An extract from  "The Highlands in History" by C.R. MacKinnon of Dunakin  Published by Collins in 1961

The book was was given to me by  Pat Labistour 

 2006 was the fiftieth anniversary of the building of the cairn at Loch nan Uamh so perhaps the extract below is appropriate 


The book is dedicated to:-

The Patrons, Office Bearers and Members of the 

Forty-Five Association




"The Loch of the Caves"


......... On 19th September 1746, Charles arrived from "Cluny's Cage," that wonderful refuge on Ben Alder, accompanied by Lochiel, John Roy Stewart, and others. There they found L'Heureux, the French frigate that was to carry him to safety. All that day, the 19th, they embarked the refugees that were to accompany the Prince into exile., and on the 20th they sailed away from Scotland. The Prince never saw it again, except perhaps in the dreams which may have helped to mitigate the bitterness of  his later life.

         One can imagine the thoughts that may have filled Charles' mind as he stood aboard a French frigate again, and again gazed on the shores of lovely Loch nan Uamh, and recalled his first jubilant sight of these very shores. And one can imagine the full hearts of Cluny and the others who elected to remain in Scotland when they saw L'Heureux slip off into the dark hours of the 20th, before daybreak, carrying their beloved Prince away from them. Nothing remained but to try and dodge Cumberland, and await events---disastrous events for the Highlands as they proved to be.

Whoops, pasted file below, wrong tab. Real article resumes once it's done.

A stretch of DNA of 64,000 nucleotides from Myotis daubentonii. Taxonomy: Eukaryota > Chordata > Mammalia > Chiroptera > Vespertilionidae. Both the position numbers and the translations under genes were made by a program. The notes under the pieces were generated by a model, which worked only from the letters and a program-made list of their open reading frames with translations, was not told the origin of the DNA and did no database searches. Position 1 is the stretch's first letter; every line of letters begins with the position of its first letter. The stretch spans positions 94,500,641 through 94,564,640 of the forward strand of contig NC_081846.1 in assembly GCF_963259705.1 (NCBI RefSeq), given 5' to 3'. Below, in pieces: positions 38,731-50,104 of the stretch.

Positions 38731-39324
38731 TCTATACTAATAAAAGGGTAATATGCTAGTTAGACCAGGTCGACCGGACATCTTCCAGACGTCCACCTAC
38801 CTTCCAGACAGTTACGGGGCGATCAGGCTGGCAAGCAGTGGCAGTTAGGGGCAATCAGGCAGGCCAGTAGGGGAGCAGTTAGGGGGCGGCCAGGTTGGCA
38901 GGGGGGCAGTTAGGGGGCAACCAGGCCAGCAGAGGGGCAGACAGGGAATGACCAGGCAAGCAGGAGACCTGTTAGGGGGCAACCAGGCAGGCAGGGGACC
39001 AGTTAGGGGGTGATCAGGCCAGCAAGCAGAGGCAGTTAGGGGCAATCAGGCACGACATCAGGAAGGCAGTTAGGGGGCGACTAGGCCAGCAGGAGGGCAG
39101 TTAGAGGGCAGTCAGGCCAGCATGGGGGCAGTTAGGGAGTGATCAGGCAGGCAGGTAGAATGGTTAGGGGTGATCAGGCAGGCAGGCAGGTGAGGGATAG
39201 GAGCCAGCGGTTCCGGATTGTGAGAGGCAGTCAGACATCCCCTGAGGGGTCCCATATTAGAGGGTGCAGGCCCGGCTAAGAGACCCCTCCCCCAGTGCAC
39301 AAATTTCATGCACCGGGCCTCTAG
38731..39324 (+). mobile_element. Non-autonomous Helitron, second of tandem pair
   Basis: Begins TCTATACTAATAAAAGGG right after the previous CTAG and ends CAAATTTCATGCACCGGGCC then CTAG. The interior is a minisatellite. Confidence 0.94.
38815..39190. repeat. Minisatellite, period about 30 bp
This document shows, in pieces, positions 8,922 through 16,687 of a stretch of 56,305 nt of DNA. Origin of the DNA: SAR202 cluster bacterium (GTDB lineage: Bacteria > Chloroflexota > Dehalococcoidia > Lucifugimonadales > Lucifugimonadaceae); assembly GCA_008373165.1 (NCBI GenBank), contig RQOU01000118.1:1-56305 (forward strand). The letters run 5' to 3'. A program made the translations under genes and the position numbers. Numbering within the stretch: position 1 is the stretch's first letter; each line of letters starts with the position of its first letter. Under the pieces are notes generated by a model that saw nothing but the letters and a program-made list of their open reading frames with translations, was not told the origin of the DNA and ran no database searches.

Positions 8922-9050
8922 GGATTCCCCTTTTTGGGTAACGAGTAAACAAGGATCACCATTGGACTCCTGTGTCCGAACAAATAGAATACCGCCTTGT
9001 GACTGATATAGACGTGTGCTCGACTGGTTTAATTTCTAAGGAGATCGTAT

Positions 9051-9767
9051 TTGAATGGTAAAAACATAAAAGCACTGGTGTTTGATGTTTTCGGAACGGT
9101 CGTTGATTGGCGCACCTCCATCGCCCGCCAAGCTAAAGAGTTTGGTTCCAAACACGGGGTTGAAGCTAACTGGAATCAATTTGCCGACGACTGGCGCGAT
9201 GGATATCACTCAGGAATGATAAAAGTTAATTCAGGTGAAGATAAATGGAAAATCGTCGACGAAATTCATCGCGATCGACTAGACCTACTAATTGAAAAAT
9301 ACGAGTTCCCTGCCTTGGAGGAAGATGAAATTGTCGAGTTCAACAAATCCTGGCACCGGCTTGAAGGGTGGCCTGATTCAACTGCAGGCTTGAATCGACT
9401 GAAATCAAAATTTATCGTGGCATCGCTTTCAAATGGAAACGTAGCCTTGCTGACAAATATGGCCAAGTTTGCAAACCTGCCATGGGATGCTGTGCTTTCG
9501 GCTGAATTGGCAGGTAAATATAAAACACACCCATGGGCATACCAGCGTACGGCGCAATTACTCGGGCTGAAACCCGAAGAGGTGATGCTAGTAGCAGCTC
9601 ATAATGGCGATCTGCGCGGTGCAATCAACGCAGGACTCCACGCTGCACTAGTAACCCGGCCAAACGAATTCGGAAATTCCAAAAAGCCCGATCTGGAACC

But the romantic story of Loch nan Uamh does not end here. Over two hundred years later, on 4th October, 1956, the loch witnessed a strange and moving sight. Just before eleven o'clock on that morning some two hundred people gathered on the small promontory on the shores of the Loch, which had been trodden so often by The Prince. But it was a different promontory now, for it was crowned with a cairn, the ancient Highland symbol of remembrance. The cairn was draped with the cross of Saint Andrew, and around it fluttered the banners of the loyal clans.

        To this scene at noon came Scotland's Lord High Constable, the Countess of Erroll. With her were Cameron of Lochiel, and the laird of Inverailort, descendant of the Cameron chieftans of Glendessary. It is a strange quirk of fate that only once before has Scotland's hereditary Lord High Constable been a woman-- and that was during the '45. As the Countess unveiled the cairn, its loving builder John MacKinnon of Arisaig played a piobaireachd in salute. So, later, did Angus MacPherson the doyen of Scottish pipers. a descendant of Cluny's piper, who hid with the Prince and Cluny in the "Cage" on Ben Alder.

        And, as an apt conclusion, Francis Cameron-Head, the laird of Inverailort, and the man who did most to get the cairn built by the Forty-Five association, played a tune "Prince Charlie's Farewell to Moidart". This was composed at the time of the Prince's final departure, and was known only to his family. It was the first time the tune had been played in public for two hundred and ten years.

         The driving rain did not damp the proceedings. The two hundred Jacobite descendants there had gathered from far and wide---from as far afield as Kentucky, U.S.A.--to see the cairn unveiled. This was no exhibition of maudlin sentimentality. As Seton Gordon has written, the Prince "was the means of showing the world that loyalty and devotion were, in the opinion of his followers, such noble ends that discomfort, pain, even death itself, were as nothing in comparison." That is why sober and industrious citizens of the modern world took time from their daily tasks to assemble on Loch nan Uamh.

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